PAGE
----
Routledge

David Crystal's Introduction to Language

Welcome to the companion website for David Crystal's Introduction to Language DVD.

The DVD contains 180 minutes (approx.) of video, featuring David Crystal lecturing to a live audience. The material is divided into 12 mini-lectures, each approximately 15 minutes long, ideal for use in class or as part of an online course.

On this site you can watch clips, including bonus extra clips not included on the DVD, read up on the topics covered in the lectures in their synopses, look up points of linguistic or cultural interest in the commentary and find a wealth of additional supporting materials to aid and reinforce study: activities, multiple-choice questions, further reading, a glossary and flashcards for self-testing, and an index of key terms.

This is a unique introduction to language/linguistics that we hope you will find stimulating, engaging and user-friendly.

You can navigate the content by resource type, clicking on the links to the left. Alternatively, you can access the lecture specific content by clicking below.

About this course

This three-hour course provides an introduction to language and linguistics — or, more precisely, to the study of language informed by a linguistic point of view. Linguistics is usually defined as the science of language, by which is meant the study of language in a comprehensive, objective, and systematic way. The contrast is with views of language which are selective, impressionistic and anecdotal, and where myths and fancies about language are propounded as if they were facts. Linguistics also shares with scientific enquiry a concern to test hypotheses about language, to construct models of how language is structured and used, and ultimately to develop an explanation (a theory) of the nature of language.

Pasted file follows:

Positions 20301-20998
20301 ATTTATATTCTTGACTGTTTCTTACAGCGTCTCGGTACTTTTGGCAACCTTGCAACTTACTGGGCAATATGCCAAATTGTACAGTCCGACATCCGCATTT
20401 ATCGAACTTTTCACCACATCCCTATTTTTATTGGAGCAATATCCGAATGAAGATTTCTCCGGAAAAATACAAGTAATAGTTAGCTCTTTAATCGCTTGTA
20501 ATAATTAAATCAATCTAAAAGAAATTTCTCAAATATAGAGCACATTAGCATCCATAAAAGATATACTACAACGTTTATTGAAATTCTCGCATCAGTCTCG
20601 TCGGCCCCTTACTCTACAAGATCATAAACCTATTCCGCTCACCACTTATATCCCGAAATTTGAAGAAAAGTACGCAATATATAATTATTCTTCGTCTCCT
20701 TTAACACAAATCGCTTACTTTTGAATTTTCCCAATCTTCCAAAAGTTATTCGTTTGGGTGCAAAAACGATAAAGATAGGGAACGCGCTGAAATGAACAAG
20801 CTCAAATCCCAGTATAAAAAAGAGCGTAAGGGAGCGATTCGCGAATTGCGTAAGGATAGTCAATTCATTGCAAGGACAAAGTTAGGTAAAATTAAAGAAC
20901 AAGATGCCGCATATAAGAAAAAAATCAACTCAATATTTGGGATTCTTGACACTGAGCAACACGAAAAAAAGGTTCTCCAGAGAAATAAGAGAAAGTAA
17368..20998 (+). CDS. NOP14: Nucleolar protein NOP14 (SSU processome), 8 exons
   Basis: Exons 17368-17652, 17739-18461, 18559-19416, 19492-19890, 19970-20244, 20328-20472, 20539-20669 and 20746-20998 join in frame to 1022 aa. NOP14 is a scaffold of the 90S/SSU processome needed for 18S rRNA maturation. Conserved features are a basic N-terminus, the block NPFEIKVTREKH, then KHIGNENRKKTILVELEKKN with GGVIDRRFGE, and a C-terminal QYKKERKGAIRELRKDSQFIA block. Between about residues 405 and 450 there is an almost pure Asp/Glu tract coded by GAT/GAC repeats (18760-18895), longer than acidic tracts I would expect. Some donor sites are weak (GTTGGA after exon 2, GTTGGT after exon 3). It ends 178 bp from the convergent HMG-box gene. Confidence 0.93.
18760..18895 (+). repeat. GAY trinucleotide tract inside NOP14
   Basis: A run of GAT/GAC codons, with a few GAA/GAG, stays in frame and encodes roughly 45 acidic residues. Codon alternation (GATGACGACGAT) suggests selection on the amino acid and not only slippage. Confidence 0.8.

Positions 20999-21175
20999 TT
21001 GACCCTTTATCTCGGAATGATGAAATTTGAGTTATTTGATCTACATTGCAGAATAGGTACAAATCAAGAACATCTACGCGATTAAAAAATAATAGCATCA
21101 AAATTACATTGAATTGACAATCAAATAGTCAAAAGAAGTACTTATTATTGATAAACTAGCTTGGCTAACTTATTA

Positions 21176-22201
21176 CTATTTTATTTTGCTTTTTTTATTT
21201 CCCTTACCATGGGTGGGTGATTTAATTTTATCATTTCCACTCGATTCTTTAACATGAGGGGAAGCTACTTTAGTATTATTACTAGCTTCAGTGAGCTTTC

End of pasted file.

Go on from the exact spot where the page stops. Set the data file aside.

It's all done through the study of individual languages, any of which can be used as the medium of illustration. For this course, presented on the DVD to an audience of students from schools and universities in the UK, English is the language from which I take virtually all my examples. However, the model of language presented is a general one, and can be used for the analysis of any language. If, then, you are approaching this course with different language interests, an early aim should be to find analogous illustrations to those I have collected for English.

The course is a synthesis of a number of elements that I have used over the years in presenting the subject to A-level, undergraduate, and postgraduate students, as well as to teachers, speech therapists, and others whose profession requires a serious understanding of what is involved in the study of language. I have aimed to incorporate all aspects of language study into a diagram that will fit on one side of a sheet of paper. It aims to be complete, in the sense that it is possible to place any concept in language study under one or other of its headings. At the same time, it is a personal account — one that I have used in my own research and writing over the years. My interests have coloured my selection of examples, and my model of language, and its associated terminology, reflects my own linguistic training. Alternative models of analysis in linguistics are not part of this introductory course.

David Crystal
April 2011

The lectures were recorded in the Franklin-Wilkins Building at the Waterloo Campus of King's College London on 20 October 2010.

Course structure

The course is organized into six units, each about 30 minutes in duration, and each divided into two sub-units of about 15 minutes. The intention behind this structure is to provide units of material which can be easily integrated within an individual lesson or lecture. Some 200 points of content are taken up on this website in the accompanying commentary, which also contains many links to relevant websites.

1 Language, Communication & Pragmatics

  • Part 1: A communication perspective (0:00–12:13)
  • Part 2: The centrality of pragmatics (12:13–29:50)

2 The Structure of Language

  • Part 1: Semantics (0:00–13:40)
  • Part 2: Grammar (13:40–30:48)

3 The Mode of Transmission

  • Part 1: Speech (0:00–16:31)
  • Part 2: Writing (16:31–31:08)

4 Language in Use: Temporal Variation

  • Part 1: Short-term variation (0:00–17:23)
  • Part 2: Long-term variation (17:23–30:19)

5 Language in Use

  • Part 1: Regional and social variation (0:00–14:59)
  • Part 2: Personal variation (14:59–30:06)

6 Language & Discourse

  • Part 1: Discourse variation (0:00–13:45)
  • Part 2: New discourses (13:45–30:35)
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